Friday, June 3, 2011

Calypso bulbosa in the Columbia Gorge

Hiking in the Columbia Gorge in the area of Horsetail Falls we found the Western Fairy Slipper (Calypso bulbosa var. occidentalis) growing in various locations along the trail.  Interestingly, in the steeper areas it seemed always to be on the northwest corner of the outcrops.  We saw it so often in that location that we began to look for it there and found it in places we had previously missed.

In those locations they were often half hidden under other vegetation (and thus known as the "Hider of the North"), but the other location where we found them was different.  That location was in an open mixed woodland, quite level where the plants got only a very little bit of sun and where there was almost no other vegetation.  It was in that location that we began to find Listera cordata as well though we we tended to find more of it in damper, shadier locations.

Horsetail Falls

Thursday, June 2, 2011

Corallorhiza maculata in Washington Park

I recently put up a post about the Spotted Coralroot, Corallorhiza maculata, but found them again at Washington Park on Fidalgo Island, and found both varieties there, though in different locations.  The differences between these two varieties, though, are negligible, and it is sometimes the case that it is difficult to distinguish them from each other.  In this cae, though, they seemed fairly different.

The Spotted Coralroot (below), Corallorhiza maculata var. maculata, has a lip which is more or less rectangular.  The Western Spotted Coralroot (above), Corallorhiza maculata var. occidentalis, has a lip which is more or less round on the end.  Paul Martin Brown says that they are separate in their flowering times, but in this case they were both at the peak of their flowering when I saw them.

The park is on a rocky outcrop of Fidalgo Island and has a one-lane road that runs around its perimeter.  I walked the road against traffic (of which there was not much) about a third of the way and then took to the trails t along the cliffs and through the woods on the edge of the park.  I found the first variety under the trees along the road on the east side and the second along the trails on the south side.

As can be seen from the pictures there definitely are two different lip shapes, but I really wonder if they are actually different varieties.  Perhaps, though, I am just mistaking plants of the Western Spotted Coralroot with a less rounded lip for the other variety, but in that case it seems to me that the two so shade into each other that they do not warrant consideration as separate varieties.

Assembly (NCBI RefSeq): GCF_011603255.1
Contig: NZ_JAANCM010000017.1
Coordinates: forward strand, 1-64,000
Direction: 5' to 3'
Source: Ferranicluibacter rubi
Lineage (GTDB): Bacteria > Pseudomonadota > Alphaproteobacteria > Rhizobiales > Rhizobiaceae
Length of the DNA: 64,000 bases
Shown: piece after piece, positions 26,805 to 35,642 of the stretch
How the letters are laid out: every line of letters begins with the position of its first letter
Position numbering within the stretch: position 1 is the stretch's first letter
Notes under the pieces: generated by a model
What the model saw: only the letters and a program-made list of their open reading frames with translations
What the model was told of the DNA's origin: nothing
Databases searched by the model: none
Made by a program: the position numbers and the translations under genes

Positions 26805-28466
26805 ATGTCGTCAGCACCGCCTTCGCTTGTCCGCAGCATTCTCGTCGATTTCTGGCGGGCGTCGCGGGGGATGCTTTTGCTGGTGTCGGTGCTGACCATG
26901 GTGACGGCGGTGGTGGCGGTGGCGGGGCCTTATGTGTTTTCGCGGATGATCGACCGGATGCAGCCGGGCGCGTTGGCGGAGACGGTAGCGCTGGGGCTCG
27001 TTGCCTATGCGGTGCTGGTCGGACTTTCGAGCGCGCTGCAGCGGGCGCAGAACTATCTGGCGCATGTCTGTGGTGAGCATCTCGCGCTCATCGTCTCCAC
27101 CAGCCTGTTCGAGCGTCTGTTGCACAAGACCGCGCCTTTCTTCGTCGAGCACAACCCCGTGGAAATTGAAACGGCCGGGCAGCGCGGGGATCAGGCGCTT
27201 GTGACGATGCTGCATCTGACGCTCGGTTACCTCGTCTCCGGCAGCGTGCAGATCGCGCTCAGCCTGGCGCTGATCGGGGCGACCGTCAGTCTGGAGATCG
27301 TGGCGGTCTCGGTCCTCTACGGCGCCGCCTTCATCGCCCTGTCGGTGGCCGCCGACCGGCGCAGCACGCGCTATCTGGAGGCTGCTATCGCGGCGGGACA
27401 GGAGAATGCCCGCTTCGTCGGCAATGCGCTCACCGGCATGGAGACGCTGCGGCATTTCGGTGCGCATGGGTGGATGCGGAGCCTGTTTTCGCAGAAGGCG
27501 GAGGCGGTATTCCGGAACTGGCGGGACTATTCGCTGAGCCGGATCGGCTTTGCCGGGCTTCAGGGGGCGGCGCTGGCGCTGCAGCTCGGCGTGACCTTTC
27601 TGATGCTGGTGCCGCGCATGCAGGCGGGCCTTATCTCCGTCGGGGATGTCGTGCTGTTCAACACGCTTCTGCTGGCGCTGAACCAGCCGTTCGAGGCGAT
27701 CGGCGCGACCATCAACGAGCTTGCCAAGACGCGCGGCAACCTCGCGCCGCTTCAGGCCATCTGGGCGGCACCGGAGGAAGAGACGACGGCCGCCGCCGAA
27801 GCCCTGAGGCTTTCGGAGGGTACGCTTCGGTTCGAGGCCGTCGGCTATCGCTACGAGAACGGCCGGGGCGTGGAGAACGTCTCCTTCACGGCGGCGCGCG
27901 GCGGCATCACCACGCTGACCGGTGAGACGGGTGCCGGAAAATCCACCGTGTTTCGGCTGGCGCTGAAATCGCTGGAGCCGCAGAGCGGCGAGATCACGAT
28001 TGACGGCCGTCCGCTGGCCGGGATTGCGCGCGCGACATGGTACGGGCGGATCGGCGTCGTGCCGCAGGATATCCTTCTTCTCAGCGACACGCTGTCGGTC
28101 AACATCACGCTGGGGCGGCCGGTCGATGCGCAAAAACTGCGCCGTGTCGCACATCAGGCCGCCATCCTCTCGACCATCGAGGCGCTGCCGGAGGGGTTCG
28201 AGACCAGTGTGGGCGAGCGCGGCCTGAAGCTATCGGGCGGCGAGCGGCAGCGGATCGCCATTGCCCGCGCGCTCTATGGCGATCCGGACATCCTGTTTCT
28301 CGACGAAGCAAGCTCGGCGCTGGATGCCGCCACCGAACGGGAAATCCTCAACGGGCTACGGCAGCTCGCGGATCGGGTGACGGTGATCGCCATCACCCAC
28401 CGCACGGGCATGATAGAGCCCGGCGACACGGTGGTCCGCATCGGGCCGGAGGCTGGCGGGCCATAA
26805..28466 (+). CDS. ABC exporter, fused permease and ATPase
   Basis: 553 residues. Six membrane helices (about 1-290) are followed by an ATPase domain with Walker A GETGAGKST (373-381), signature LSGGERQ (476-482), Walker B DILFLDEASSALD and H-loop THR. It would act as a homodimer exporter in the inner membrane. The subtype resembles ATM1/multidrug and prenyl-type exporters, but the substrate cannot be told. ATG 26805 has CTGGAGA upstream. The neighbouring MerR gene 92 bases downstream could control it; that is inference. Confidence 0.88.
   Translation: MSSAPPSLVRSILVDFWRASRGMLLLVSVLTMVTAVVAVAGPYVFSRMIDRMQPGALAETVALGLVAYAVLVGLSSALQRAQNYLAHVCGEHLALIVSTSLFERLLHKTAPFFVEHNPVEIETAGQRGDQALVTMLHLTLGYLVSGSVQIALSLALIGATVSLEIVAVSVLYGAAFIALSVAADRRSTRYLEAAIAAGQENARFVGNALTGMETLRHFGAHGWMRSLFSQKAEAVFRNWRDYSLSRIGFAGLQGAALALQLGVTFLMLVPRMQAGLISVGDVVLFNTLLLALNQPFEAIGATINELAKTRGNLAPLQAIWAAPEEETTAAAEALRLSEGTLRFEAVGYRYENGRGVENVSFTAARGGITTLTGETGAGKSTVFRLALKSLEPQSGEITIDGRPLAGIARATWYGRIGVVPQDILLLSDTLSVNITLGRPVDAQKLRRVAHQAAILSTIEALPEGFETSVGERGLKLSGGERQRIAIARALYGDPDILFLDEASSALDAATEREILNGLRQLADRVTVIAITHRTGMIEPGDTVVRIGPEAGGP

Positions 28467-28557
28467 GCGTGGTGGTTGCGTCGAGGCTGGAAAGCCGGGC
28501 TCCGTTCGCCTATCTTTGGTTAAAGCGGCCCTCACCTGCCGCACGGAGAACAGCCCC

I am not enough of a botanist, however, to know for sure, and certainly enjoyed seeing these unique plants even if my identification is not quite correct.  They are remarkable plants, not only for their unusual colors, but also because they often spring up several feet away from where last year's dried flower spikes are still standing, and not always in the same numbers as the previous year.

Corallorhiza maculata on Whidbey Island

On our recent camping trip son Edward and I made a quick side trip to the grounds of the Pacific Rim campus of the Au Sable Institute of Environmental Studies.  We went to check on the population of the Ozette Coralroot (Corallorhiza maculata var. ozettensis) that is found on their property, only the second known location for this rare native orchid species, Washington's only endemic orchid.

We found the Ozette Coralroots only just starting to put up their flower spikes, but found the more common variety of the species, the Western Spotted Coralroot (C. maculata var. occidentalis) in full bloom along with the Fairy Slippers (Calypso bulbosa).  I had never seen such large clumps of them, nor so many of them in one location before.  They were everywhere.

We found them all through the woods, mostly growing as a few spikes in each location, but near the edge of the woods and just a bit away from the road there were hundreds of spikes growing in dense clumps.  We had time for a few pictures, somewhat difficult in the fading light and breeze, and the majority of these pictures were taken in that location.

As is evident from the pictures we found both the brown-stemmed and the red-stemmed forms of this species and in one location in the woods we found a single stem whose flowers seemed to be of the other variety, maculata.

For more information on this species check my previous post on this blog which describes this orchid: